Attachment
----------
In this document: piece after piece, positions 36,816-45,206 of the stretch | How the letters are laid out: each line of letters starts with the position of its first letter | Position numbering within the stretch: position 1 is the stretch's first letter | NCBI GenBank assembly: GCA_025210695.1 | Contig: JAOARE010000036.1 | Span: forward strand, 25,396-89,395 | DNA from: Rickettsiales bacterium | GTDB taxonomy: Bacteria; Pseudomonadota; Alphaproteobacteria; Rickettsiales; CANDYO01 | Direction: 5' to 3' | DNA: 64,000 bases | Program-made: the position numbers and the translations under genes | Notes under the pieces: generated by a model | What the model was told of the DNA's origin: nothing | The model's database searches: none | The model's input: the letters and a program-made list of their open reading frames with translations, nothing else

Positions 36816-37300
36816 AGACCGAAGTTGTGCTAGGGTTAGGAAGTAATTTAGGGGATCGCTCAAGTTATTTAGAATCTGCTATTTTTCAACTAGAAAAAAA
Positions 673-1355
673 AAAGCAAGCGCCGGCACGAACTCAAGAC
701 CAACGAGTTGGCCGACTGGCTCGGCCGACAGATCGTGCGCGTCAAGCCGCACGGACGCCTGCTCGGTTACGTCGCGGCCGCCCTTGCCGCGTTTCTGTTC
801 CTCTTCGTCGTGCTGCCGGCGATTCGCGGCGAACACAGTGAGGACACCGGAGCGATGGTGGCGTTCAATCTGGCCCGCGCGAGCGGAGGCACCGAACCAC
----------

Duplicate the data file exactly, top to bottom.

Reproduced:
In this document: piece after piece, positions 36,816-45,206 of the stretch | How the letters are laid out: each line of letters starts with the position of its first letter | Position numbering within the stretch: position 1 is the stretch's first letter | NCBI GenBank assembly: GCA_025210695.1 | Contig: JAOARE010000036.1 | Span: forward strand, 25,396-89,395 | DNA from: Rickettsiales bacterium | GTDB taxonomy: Bacteria; Pseudomonadota; Alphaproteobacteria; Rickettsiales; CANDYO01 | Direction: 5' to 3' | DNA: 64,000 bases | Program-made: the position numbers and the translations under genes | Notes under the pieces: generated by a model | What the model was told of the DNA's origin: nothing | The model's database searches: none | The model's input: the letters and a program-made list of their open reading frames with translations, nothing else

Positions 36816-37300
36816 AGACCGAAGTTGTGCTAGGGTTAGGAAGTAATTTAGGGGATCGCTCAAGTTATTTAGAATCTGCTATTTTTCAACTAGAAAAAAA
Positions 673-1355
673 AAAGCAAGCGCCGGCACGAACTCAAGAC
701 CAACGAGTTGGCCGACTGGCTCGGCCGACAGATCGTGCGCGTCAAGCCGCACGGACGCCTGCTCGGTTACGTCGCGGCCGCCCTTGCCGCGTTTCTGTTC
801 CTCTTCGTCGTGCTGCCGGCGATTCGCGGCGAACACAGTGAGGACACCGGAGCGATGGTGGCGTTCAATCTGGCCCGCGCGAGCGGAGGCACCGAACCAC